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Central Bank transparency and the U.S. interest rates level and volatility response to U.S. news

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  • TUYSUZ, Sukriye

Abstract

This paper investigates the impact of U.S. macroeconomic and monetary news on market interest rate level and volatility. These news relate to Federal Reserve System (FED) target variables and unexpected policy rate changes. It examines whether the fact that FED announces its policy rate decisions immediately after each Federal Open Market Committee (FOMC) meeting alters the market rate response. These meetings occur regularly at scheduled time since February 1994. It also checks if this transparency measure (i.e. announcing the policy rate immediately after the meetings and regularly at scheduled time) has increased the predictability of FED's rates by the market. The results reveal that after 1994, financial markets can better foresee monetary policy decisions compared to the period when the policy rate was announced with a delay of 45 days after the meetings. Moreover, U.S. interest rate volatility is less affected by the announcements on FED target variables after 1994. In the same way, unexpected monetary policy decisions influence less interest rate level. These results suggest that, in accordance with theory, a greater transparency improves market participants' understanding of the Federal Reserve's monetary policy reaction function. Interestingly, the date on which FED announces the policy rate decision has a greater impact on U.S. interest rate volatility after 1994. This observation suggests that the FED's credibility might have decreased after 1994. However, it is not related to the immediate diffusion of policy rate decisions.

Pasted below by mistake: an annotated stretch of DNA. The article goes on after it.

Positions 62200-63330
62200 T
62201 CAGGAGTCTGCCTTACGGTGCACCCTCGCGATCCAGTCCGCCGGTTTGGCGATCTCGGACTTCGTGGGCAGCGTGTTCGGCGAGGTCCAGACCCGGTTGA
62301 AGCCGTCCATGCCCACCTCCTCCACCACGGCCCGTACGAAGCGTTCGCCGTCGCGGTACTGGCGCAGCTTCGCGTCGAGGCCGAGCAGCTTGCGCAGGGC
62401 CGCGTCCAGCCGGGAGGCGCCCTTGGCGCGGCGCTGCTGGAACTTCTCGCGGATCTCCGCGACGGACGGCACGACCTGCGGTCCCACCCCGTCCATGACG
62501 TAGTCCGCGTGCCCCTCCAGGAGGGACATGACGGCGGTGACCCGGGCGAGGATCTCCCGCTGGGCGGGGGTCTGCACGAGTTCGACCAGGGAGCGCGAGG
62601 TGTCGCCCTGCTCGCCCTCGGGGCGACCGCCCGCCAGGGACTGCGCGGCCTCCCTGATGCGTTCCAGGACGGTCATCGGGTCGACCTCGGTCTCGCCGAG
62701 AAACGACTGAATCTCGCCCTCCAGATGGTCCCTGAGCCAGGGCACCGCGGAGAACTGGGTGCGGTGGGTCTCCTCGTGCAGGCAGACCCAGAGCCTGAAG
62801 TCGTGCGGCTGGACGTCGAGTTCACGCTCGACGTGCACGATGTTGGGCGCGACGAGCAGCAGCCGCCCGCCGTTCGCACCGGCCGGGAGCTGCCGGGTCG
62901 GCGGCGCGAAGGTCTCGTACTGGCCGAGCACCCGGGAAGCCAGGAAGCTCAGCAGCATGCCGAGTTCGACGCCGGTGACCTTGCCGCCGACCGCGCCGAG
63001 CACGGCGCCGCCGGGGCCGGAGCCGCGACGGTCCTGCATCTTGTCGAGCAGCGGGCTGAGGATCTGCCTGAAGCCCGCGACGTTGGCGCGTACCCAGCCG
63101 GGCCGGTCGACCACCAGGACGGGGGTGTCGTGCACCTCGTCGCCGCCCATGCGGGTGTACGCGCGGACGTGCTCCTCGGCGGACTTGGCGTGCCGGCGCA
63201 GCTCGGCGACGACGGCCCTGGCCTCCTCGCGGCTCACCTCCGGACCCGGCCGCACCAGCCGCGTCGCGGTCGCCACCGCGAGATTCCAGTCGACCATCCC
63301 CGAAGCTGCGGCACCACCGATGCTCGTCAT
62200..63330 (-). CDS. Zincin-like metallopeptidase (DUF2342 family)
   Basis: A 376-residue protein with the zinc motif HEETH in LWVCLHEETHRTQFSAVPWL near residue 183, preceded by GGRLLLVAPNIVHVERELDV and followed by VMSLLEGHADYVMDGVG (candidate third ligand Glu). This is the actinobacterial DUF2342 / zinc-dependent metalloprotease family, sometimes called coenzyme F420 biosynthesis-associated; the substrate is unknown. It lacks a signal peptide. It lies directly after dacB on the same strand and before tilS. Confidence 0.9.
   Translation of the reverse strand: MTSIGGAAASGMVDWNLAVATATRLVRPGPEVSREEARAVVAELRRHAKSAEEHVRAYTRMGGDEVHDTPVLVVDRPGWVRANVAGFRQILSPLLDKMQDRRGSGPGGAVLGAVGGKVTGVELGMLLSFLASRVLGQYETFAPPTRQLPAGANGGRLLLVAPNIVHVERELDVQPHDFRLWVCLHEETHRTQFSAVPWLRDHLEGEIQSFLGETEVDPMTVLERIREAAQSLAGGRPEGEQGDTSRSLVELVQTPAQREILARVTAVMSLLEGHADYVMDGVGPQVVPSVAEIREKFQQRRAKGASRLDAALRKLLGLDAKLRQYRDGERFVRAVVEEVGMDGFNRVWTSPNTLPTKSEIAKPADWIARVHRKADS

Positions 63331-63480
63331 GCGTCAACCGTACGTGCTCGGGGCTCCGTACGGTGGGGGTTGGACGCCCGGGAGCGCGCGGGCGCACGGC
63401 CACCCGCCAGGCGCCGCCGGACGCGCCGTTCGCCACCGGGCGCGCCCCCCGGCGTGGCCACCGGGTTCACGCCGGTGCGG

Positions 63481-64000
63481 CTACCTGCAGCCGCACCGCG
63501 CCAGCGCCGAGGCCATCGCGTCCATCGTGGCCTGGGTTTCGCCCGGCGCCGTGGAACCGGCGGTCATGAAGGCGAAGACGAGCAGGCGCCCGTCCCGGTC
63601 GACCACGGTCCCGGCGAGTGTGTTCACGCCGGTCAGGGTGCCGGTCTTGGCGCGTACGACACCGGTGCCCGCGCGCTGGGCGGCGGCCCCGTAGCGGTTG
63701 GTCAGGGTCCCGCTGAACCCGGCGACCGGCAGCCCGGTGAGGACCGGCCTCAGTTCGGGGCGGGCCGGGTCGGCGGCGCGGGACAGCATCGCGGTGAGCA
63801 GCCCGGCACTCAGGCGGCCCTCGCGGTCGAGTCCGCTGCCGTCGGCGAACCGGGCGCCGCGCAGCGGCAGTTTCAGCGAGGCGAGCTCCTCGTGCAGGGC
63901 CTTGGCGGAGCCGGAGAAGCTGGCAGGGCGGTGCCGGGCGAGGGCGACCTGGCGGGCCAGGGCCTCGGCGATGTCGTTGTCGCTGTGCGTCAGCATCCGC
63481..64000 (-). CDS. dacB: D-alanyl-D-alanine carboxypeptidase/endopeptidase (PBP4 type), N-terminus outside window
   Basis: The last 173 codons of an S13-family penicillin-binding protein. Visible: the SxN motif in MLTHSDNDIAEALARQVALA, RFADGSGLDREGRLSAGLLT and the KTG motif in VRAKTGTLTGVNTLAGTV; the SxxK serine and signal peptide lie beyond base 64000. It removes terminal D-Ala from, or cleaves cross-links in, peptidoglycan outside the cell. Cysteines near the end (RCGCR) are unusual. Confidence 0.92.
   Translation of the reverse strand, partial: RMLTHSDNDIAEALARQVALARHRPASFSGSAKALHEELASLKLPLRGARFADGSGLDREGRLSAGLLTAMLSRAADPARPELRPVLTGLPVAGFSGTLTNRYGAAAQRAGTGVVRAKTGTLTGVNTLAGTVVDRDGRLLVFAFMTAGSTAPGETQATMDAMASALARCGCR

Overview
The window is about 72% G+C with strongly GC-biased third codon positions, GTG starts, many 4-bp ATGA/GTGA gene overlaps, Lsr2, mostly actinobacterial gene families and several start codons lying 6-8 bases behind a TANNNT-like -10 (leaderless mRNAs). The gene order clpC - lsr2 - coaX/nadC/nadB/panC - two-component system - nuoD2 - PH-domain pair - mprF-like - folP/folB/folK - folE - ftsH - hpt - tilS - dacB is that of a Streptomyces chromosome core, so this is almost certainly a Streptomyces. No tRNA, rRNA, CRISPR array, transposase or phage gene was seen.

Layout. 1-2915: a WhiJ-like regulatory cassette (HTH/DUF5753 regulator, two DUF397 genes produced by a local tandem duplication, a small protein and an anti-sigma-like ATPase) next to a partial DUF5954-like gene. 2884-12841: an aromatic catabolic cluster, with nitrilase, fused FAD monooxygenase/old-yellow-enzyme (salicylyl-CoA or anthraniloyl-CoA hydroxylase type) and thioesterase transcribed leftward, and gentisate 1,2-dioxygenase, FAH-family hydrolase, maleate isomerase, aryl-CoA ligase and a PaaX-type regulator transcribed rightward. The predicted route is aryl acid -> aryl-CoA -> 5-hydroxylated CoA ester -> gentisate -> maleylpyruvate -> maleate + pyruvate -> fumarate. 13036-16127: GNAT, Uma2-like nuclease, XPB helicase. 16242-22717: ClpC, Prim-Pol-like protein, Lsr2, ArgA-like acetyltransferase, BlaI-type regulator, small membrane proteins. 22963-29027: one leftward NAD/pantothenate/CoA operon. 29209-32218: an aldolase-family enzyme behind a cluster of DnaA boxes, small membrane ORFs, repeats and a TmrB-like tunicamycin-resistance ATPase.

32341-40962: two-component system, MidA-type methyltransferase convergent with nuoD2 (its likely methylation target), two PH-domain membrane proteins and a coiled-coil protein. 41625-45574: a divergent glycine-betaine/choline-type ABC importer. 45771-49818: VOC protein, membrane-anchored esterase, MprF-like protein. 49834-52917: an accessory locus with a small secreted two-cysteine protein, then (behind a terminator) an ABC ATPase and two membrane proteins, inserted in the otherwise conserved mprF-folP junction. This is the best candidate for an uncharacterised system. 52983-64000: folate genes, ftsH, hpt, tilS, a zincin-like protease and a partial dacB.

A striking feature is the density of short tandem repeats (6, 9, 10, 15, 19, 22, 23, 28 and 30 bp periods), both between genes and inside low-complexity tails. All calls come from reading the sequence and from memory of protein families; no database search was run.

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Paper provided by University Library of Munich, Germany in its series MPRA Paper with number 5217.

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Date of creation: 15 Sep 2007
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Handle: RePEc:pra:mprapa:5217

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Keywords: Monetary policy; news announcements; transparency; term structure of interest rates; EGARCH;

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Cited by:
  1. Tuysuz, Sukriye, 2007. "The asymmetric impact of macroeconomic announcements on U.S. Government bond rate level and volatility," MPRA Paper 5381, University Library of Munich, Germany.

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